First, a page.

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Google site fools interwebs into China blockage scare

It's fully blocked!

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Google's China search is working just fine, despite breathless claims from countless news organizations that it's "fully blocked."

On Thursday afternoon, everyone from The New York Times to Cnet reported that Google's search engine, online ad service, and mobile apps – as well as various other services – had been snuffed in China. But it turns out they misinterpreted their source.

Their source was Google – or, rather, a Google website. Google maintains a "dashboard" that tracks the availability of its China services, and on Thursday, it said that Google search, ads, and mobile apps had been "fully blocked" in the country. But Google tells us that its dashboard can't always be trusted.

"Because of the way we measure accessibility in China, it's possible that our machines could overestimate the level of blockage," a company spokeswoman tells us. "That seems to be what happened last night when there was a relatively small blockage. It appears now that users in China are accessing our properties normally.

"Please also note that the dashboard is not a real-time tool."

Google also points out there's a disclaimer at the top of the dashboard. "The status is assessed by geographically diverse servers that are used to monitor connection capability," it says. "Note that service status in China has a fluctuating nature. This assessment may not reflect small-scale blocking that frequently occurs or individual experiences with issues such as keyword blocking that may affect access to services temporarily."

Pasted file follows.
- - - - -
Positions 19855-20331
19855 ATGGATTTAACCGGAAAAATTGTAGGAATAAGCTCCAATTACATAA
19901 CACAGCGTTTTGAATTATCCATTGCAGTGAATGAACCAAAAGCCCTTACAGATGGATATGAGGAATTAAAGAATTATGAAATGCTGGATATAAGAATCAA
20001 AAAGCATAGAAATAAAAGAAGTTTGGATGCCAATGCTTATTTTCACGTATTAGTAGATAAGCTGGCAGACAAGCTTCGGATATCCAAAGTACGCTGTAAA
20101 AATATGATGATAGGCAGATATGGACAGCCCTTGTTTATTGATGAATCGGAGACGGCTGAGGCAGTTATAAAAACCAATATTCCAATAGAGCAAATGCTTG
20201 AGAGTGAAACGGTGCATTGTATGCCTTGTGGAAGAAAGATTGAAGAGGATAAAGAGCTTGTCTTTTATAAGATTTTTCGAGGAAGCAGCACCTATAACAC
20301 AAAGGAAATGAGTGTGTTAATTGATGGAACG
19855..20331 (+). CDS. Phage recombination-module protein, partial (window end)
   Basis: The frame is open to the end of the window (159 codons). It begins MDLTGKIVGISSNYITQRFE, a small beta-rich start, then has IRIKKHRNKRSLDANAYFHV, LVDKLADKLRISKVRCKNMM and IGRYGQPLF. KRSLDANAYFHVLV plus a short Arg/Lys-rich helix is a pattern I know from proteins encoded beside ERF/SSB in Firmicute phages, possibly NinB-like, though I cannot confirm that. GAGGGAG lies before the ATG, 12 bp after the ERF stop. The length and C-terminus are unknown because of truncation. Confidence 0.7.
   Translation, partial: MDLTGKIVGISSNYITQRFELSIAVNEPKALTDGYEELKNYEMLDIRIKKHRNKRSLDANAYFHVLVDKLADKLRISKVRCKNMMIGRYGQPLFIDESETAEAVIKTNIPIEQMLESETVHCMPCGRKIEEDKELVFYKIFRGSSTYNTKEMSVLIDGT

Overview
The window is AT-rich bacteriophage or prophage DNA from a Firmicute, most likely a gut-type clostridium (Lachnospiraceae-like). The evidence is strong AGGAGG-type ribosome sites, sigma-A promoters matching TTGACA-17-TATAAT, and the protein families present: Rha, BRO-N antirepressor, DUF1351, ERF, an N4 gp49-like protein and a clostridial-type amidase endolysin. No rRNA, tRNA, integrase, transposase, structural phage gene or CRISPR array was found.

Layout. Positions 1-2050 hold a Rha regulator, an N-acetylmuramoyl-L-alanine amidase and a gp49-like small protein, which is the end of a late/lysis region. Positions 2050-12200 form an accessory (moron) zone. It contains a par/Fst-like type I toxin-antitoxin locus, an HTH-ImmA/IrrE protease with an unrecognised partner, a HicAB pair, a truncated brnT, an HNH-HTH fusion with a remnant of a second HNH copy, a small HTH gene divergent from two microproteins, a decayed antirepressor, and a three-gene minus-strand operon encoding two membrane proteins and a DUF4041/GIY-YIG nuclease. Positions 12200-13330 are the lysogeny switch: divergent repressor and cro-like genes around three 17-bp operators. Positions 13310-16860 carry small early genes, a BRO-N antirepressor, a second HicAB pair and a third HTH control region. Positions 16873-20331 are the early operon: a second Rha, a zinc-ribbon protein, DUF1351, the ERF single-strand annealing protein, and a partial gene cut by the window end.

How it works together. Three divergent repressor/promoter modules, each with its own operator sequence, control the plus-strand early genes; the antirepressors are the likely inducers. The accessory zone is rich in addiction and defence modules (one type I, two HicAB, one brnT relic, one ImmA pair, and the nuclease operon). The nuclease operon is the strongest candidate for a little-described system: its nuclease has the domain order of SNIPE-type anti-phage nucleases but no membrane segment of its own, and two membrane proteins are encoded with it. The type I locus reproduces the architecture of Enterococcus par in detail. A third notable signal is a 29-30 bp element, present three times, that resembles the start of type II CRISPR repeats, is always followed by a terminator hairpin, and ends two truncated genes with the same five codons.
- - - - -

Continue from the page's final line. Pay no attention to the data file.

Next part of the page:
"This dashboard receives updates at least once a day, generally in the evening Pacific Time."

China renewed Google’s license in July, after Google made a small change to its China site, Google.cn. Previously, the company automatically redirected users to uncensored results on its Hong Kong site, Google.com.hk. But it has now added a landing page on Google.cn that links to the Hong Kong site.

And it would seem this is still enough to appease the Chinese government. Whatever the interwebs say. ®

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